One thing I've noticed over the years -- the stories that touch readers most deeply, most personally, are those that come from the true heart of the author. It could be through an experience the author had, a relative or friend's life, a connection to an historical event, or even through something the author read that touched him or her. But when a writer is moved from the very core of his/her being to write something, that motivation is going to come through in the story and to its readers.
In I Love My Hair, an African American girl celebrates all that is wonderful about her particular head of hair. She thinks of all the ways her mother can fix her hair, from cornrows to buns to a fluffy Afro style. She loves the way her beaded braids make a fun rhythm that she skips along with down the sidewalk. And readers will see that there's much to love about this gorgeous gir'ls hair, which is "curly as a vine winding upward, reaching the sky and climbing toward outer space." E. B. Lewis's illustrations bring the imagery of Tarpley's text to life, capturing the emotion and spirit of the words and memorializing the love of mother and child. While the story focuses on hair, it's more than that, as you might imagine -- it's family love, healthy self-image and the joyous spirit of hair that makes you feel like flying!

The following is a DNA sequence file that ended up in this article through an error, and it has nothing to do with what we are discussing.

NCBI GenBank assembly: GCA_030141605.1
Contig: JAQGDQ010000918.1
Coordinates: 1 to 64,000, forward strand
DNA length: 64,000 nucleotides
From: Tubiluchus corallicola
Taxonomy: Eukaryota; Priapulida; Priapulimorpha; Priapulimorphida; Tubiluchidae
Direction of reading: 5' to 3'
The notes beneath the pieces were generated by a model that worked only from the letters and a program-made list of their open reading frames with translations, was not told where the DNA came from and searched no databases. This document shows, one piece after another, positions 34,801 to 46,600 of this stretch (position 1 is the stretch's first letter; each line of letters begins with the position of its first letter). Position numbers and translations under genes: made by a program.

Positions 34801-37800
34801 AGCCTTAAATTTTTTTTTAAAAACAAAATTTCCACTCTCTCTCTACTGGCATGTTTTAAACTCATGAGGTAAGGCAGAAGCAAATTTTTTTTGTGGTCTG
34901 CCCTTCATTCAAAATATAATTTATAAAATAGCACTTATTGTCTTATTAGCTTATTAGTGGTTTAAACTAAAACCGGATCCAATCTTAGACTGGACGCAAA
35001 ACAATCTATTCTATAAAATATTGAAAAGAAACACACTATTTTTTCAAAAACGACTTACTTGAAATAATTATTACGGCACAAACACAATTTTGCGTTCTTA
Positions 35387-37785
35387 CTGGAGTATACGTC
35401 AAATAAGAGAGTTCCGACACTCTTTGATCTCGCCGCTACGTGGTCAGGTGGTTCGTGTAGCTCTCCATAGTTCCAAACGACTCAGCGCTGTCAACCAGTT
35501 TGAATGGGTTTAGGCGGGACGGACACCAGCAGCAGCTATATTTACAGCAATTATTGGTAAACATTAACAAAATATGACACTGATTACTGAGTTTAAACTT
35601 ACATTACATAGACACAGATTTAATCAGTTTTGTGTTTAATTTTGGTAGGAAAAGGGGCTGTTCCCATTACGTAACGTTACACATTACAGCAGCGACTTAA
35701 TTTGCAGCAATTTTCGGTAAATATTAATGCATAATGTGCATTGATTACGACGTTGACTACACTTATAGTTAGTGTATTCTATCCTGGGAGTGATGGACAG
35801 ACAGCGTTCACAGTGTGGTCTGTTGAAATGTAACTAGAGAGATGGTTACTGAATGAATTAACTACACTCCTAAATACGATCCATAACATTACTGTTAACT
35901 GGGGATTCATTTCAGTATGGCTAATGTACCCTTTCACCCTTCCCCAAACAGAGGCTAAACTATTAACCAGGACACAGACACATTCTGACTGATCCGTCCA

For anyone who's parenting an African American child, this is an essential addition to your bookshelf, one that will help put into words all the reasons there are to "love my hair!".
Bonus: Read an interview with Natasha Tarpley from the kidlit blog The Brown Bookshelf
I Love My Hair by Natasha Tarpley, published by Little, Brown & Company
Sample quote: "Some days I just let my hair be free to do what it wants, to go any which-way it pleases. Then my hair surrounds my head, like a globe. This is my Afro style."